This isn’t just bad for farmers. It’s also bad for Mexico City as a whole, a reflection of a broader policy that has driven the megapolis to the brink of environmental disaster. As though in an act of revenge from the submerged Aztec capital, the city is sinking, the clay of the filled-in lake sagging like an old mattress. Meanwhile, rampant development has limited urban greenspace and exacerbated drought. Chinampas are both a casualty and a marker of this looming catastrophe. Saving these traditional systems—and creating a more ecologically resilient Mexico City—requires rewriting city policy to favor local agriculture and sustainability, rather than overdevelopment.
Rodriguez, the owner of De La Chinampa a Tu Mesa, has spent the past 12 years advocating for this shift in priorities, from the ground up. He begins with local farmers, who often struggle to bring crops to market. “They don’t have opportunities to sell their production,” he says. So he connects them with restaurants, cafes, and organic food stores hungry for local produce. Rodriguez also leads culinary tours that introduce visitors to Xochimilco’s food traditions and the farmers that enable them.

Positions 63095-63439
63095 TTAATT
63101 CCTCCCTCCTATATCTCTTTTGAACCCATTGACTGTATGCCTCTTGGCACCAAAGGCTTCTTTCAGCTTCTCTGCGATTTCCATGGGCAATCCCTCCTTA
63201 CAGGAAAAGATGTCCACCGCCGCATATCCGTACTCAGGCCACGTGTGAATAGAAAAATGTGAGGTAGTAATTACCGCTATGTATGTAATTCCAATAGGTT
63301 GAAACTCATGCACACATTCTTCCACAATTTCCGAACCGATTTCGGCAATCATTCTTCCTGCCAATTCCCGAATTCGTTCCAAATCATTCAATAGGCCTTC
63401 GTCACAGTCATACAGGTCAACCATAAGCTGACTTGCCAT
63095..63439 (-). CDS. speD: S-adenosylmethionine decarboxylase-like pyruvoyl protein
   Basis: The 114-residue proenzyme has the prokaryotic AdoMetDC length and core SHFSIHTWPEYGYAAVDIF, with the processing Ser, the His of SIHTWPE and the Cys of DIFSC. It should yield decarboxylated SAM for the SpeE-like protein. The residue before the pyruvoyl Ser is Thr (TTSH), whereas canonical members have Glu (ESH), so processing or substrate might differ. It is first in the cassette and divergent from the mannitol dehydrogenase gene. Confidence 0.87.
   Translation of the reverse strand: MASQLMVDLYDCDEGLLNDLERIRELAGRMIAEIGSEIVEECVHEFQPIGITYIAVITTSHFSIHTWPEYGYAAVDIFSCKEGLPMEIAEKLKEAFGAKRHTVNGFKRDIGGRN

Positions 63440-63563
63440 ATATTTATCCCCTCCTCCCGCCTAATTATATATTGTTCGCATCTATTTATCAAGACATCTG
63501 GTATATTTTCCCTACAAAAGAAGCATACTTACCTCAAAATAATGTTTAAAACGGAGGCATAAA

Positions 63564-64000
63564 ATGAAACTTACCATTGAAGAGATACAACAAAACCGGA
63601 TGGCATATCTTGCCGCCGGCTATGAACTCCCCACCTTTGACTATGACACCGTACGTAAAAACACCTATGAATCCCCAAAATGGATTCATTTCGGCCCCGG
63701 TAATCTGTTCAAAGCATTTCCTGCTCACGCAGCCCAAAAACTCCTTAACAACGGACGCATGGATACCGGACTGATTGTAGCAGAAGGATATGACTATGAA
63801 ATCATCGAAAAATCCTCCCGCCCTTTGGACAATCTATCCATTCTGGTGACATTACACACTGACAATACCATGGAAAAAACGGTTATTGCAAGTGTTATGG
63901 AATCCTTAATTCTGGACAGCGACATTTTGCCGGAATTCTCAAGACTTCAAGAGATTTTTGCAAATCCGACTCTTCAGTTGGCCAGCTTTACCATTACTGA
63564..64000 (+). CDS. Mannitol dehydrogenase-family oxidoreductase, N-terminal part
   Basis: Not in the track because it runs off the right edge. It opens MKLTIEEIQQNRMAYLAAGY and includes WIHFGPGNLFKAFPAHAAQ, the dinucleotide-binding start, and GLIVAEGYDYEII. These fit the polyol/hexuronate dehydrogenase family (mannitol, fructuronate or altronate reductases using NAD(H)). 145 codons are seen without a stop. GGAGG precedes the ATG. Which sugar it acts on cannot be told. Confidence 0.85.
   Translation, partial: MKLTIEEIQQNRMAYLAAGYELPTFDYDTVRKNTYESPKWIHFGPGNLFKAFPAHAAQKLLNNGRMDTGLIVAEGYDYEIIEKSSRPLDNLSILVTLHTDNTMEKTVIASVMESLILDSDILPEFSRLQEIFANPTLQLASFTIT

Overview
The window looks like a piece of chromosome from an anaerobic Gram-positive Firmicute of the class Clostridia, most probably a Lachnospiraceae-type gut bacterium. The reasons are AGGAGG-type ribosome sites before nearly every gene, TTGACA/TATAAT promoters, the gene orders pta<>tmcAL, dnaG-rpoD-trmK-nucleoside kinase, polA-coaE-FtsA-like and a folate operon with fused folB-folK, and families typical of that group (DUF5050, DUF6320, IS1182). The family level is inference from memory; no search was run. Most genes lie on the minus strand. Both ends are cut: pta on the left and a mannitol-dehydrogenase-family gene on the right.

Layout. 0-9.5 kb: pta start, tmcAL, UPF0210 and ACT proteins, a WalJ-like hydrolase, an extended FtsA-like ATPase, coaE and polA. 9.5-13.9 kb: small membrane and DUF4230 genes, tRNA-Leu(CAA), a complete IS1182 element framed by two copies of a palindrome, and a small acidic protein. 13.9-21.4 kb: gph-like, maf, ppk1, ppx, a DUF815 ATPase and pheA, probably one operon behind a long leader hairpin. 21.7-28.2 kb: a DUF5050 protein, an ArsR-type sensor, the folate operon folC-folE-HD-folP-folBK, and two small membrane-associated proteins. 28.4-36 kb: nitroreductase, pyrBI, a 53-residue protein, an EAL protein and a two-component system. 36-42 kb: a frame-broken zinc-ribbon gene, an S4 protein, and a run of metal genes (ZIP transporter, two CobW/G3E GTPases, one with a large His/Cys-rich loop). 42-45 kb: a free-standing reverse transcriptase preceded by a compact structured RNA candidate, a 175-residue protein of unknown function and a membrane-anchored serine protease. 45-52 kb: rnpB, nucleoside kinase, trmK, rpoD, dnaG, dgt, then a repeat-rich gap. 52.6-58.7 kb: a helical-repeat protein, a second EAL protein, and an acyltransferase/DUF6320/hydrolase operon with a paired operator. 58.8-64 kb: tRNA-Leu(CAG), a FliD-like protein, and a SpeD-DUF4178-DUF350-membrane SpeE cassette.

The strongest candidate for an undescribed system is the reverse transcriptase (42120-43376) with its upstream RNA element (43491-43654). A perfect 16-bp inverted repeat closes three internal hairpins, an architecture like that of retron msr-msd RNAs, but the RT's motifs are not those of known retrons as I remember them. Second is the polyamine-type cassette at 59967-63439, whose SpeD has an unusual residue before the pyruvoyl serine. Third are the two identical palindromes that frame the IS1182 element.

Heavy tourist traffic has exacerbated the canals’ pollution. But Rodriguez hopes that this more purposeful exposure to chinampa agriculture can help inspire the political will to invest in floating gardens, not just for recreation, but for food. “We need to create consciousness,” he says. In doing so, Rodriguez summons an alternate vision to the one the Spanish imposed on Tenochtitlan. Rather than turning a life-giving lake into a parched, paved city, his is a vision of fertile water filling in the cracks of a thirsty land.”